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ANOVA ANalysis Of VAriance (ANOVA) is used to find significant genes in more than two conditions: For each gene, compute the F statistic. Calculate the p value for the F statistic. Adjust the significance cutoff for multiple testing. Gene Disease A Disease B Disease C A1 A2 A3 B1 B2 B3 C1 C2 C3 g1 0.9 1.1 1.4 1.9 2.1 2.5 3.1 2.9 2.6 g2 4.2 3.9 3.5 5.1 4.6 4.3 1.8 2.4 1.5 g3 0.7 1.2 0.6 0.8 g4 2.0 1.7 4.0 3.2 2.8 6.3 5.7 ∙ ∙ ∙

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Clustering Analysis Clustering analysis is to partition a dataset into a few groups (clusters) such that: Homogeneity: objects in the same cluster are similar to each other. Separation: dissimilar objects are placed in different clusters. In microarray data analysis, this means to find groups of genes (or samples) with similar gene expression patterns. Two key questions: How to measure similarity of gene expression? How to find these gene clusters?

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Distance Metrics Expression vector: each gene can be represented as a vector in the N-dimensional hyperspace, where N is the number of samples. Euclidean distance: Vector angle: Pearson correlation coefficient: Sample 1 Sample 2 A a2 a1 B b2 b1 d α

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Z Transformation If Euclidean distance is used for clustering analysis, z transformation of the gene expression matrix may be necessary. For each gene, calculate the z scores of the expression values: Log (ratio) Samples — Gene A — Gene B dAB = 3.58 Z score Samples — Gene A — Gene B dAB = 0.36

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**Hierarchical Clustering**

Initialization: each object is a cluster Iteration Merge two clusters which are most similar to each other Until all objects are merged into a single cluster b d c e a Step 0 Step 1 Step 2 Step 3 Step 4 a b a b c d e c d e d e Agglomerative approach

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**Hierarchical Clustering (Cont’d)**

Calculating distances between clusters: Single linkage: takes the shortest distance between two clusters. Complete linkage: uses the largest Average linkage: uses the average The clustering results are visualized using a tree (called dendrogram) with color-coded gene expression levels. Hierarchical clustering can be applied to genes, samples, or both. CL SL AL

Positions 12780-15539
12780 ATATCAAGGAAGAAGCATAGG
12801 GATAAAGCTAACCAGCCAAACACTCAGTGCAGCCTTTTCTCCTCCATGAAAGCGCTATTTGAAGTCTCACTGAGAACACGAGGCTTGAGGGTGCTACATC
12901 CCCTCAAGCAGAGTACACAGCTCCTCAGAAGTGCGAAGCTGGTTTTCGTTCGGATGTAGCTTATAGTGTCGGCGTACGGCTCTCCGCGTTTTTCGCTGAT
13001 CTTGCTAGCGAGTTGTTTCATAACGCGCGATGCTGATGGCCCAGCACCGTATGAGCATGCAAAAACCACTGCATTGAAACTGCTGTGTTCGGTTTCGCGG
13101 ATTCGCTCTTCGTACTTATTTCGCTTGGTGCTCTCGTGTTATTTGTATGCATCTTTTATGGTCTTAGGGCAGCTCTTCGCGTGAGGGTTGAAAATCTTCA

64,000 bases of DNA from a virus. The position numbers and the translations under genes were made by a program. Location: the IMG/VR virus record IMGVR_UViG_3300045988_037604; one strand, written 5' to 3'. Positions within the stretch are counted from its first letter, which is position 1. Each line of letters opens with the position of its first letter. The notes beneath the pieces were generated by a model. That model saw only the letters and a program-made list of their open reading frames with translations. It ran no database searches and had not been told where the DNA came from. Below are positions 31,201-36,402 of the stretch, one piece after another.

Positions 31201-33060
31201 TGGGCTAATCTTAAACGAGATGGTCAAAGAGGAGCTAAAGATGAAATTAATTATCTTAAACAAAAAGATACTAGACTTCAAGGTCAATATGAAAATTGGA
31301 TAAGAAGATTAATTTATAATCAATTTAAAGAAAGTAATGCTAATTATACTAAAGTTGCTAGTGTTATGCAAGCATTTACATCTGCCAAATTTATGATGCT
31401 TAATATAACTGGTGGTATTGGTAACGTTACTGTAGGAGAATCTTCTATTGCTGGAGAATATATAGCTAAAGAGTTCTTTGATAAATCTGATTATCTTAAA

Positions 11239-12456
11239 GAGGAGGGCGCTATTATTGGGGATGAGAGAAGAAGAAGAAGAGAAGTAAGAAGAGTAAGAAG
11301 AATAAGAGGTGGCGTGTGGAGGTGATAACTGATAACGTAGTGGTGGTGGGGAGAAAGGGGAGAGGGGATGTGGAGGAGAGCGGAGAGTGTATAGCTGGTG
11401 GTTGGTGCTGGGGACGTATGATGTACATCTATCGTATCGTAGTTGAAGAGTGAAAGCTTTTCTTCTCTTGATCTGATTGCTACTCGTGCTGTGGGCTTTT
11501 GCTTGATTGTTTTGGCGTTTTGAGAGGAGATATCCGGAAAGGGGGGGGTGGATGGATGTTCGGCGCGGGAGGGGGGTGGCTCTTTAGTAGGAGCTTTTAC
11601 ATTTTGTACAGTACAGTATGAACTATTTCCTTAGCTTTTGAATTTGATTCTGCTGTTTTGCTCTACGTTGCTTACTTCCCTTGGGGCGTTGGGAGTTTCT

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Sample Clustering Alizadeh, et al., Distinct types of diffuse large B-cell lymphoma identified by gene expression profiling. Nature, 403:

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**k-Means Clustering Initialization User-defined k (# clusters)**

Randomly place k vectors (called centroids) in the data space Iteration Each object is assigned to its closest centroid Re-compute each centroid by taking the mean of data vectors currently assigned to the cluster Until the cluster centroids no longer change Iteration 0: 1: 2: 3: k = 2

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**Self-Organizing Map (SOM)**

The user defines an initial geometry of nodes (reference vectors) for the partitions such as a 3 x 2 rectangular grid. During the iterative “training” process, the nodes migrate to fit the gene expression data. The genes are mapped to the most similar reference vector.

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**k-means SOM 237 genes 194 genes**

Clustering analysis of a yeast cell cycle time-series dataset k-means SOM 237 genes 194 genes

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**Tools for Microarray Data Analysis**

GenePix ( commercial software for microarray image analysis. GeneSpring ( commercial software for microarray data analysis. TIGR MeV ( free software for clustering, visualization, classification and statistical analysis of microarray data. Bioconductor ( open source, free software for the analysis of genomic data. For microarray data analysis, most of the statistical methods are implemented in R.

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Microarray Databases Gene Expression Omnibus (GEO) at NCBI ( a public repository for high throughput gene expression data. ArrayExpress at EBI ( a public repository for microarray gene expression data; MIAME compliant. Stanford Microarray Database (SMD at stores raw and normalized microarray data; provides data retrieval and online data processing.

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The MIAME Standard MIAME (Minimum Information About a Microarray Experiment) is a microarray data standard proposed by the Microarray Gene Expression Database group (MGED, MIAME ( is needed to interpret the results from a microarray experiment and potentially to reproduce the microarray experiment. MIAME checklist helps authors, reviewers and editors of scientific journals to meet the MIAME requirements and to make microarray data available to the community in a useful way.

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Summary Image analysis and data normalization are important preprocessing steps for microarray data analysis. Statistical methods are available for selecting significantly up- or down-regulated genes. Clustering analysis is widely used to explore and visualize microarray data. The resulting significant or co-expressed genes can be further investigated using Gene Ontology annotation and promoter analysis.